Minaudière. noun

A minaudière is a small, sometimes jeweled case used for women's cosmetics or other personal objects. It is often used as a dainty substitute for an evening bag. The word is French in origin and the invention of the minaudière is attributed to Charles Arpels, of Van Cleef & Arpels, in 1934. After that, however, many jewelers and haute couture designers created their own models. A minaudière contains several small compartments, carefully designed to organize the owner's personal items for maximum utility.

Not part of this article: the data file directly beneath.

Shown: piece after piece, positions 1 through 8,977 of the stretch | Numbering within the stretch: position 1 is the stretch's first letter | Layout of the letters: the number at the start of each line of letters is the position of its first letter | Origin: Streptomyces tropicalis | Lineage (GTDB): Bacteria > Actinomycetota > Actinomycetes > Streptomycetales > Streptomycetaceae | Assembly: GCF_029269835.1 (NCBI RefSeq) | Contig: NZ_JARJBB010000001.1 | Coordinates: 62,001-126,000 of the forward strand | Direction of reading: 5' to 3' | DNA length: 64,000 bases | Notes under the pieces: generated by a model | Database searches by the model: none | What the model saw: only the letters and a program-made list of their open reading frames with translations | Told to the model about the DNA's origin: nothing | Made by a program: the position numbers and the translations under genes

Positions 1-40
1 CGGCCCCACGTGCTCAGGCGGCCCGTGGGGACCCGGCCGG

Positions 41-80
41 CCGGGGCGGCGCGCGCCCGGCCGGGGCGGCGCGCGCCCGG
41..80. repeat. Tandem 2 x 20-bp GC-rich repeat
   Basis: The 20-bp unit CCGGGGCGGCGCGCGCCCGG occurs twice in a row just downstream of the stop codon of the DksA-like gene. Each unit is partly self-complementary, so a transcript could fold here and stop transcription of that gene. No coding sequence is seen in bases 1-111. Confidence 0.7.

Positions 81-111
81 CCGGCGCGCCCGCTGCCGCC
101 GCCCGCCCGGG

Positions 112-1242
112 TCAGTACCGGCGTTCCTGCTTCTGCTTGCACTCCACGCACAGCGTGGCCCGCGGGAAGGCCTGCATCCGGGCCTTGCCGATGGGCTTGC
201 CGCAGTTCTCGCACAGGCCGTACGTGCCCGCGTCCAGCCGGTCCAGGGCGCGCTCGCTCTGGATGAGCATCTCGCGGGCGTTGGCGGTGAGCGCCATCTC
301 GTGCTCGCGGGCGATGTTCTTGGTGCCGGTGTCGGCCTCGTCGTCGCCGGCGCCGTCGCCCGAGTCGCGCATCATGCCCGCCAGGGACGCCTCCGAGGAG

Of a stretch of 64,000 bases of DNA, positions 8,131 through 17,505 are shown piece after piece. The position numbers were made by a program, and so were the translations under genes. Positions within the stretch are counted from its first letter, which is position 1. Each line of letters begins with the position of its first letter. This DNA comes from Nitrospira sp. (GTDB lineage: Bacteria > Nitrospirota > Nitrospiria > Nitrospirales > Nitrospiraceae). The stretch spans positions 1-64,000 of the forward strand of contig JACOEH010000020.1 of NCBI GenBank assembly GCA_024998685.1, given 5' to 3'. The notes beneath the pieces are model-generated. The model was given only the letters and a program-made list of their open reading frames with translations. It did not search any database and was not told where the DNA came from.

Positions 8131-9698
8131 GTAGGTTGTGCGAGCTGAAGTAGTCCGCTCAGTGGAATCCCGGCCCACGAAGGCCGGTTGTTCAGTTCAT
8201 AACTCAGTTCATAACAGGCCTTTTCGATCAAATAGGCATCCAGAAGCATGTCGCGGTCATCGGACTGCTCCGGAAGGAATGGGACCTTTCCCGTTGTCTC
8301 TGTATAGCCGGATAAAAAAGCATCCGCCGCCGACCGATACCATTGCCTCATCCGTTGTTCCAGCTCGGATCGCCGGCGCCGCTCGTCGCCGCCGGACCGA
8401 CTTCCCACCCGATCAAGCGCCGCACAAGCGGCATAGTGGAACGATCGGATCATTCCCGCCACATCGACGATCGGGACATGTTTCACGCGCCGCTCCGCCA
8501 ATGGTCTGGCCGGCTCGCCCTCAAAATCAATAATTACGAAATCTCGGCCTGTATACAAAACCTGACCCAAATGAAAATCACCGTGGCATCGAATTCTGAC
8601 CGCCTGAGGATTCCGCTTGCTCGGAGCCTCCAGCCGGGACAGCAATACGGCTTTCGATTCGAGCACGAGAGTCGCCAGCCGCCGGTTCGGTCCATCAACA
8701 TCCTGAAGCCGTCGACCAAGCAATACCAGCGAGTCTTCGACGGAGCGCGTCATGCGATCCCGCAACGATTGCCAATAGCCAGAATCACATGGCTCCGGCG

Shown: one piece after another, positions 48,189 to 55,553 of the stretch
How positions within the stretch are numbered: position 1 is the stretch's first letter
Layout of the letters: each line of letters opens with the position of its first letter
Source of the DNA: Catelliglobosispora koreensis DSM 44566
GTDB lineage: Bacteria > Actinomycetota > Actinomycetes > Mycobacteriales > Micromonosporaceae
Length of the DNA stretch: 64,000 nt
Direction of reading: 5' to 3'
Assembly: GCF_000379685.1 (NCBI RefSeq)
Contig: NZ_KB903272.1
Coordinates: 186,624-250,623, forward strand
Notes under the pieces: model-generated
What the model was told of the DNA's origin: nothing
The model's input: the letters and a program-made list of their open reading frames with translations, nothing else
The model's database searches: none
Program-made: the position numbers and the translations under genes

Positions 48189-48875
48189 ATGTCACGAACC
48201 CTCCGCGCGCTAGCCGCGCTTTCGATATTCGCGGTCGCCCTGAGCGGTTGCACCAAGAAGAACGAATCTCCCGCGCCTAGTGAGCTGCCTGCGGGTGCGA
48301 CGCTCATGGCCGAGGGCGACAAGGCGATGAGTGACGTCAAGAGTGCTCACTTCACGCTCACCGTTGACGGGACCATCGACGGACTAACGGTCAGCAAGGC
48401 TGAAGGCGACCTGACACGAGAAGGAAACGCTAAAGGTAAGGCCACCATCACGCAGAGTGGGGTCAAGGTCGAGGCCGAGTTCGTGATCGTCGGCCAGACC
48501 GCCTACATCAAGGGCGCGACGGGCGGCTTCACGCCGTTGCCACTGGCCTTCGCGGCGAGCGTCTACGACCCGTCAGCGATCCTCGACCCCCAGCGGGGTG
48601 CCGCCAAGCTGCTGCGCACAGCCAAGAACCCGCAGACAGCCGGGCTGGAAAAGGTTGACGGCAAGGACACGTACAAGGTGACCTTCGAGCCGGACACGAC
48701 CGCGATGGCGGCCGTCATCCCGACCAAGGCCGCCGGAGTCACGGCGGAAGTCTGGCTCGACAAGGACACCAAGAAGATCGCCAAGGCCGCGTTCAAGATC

The minaudière you see here once belonged to none other than the late screen legend Marilyn Monroe. It is one of many personal effects Monroe left to her acting coach and mentor Lee Strasberg, whose estate is selling the collection at auction on November 19 and 20, through Julien's Auctions in Los Angeles (after the objects are exhibited in a world tour). The minaudière will come with Monroe's mirror, comb, two Mercury dimes, eight Philip Morris cigarettes and a tube of red Revlon lipstick.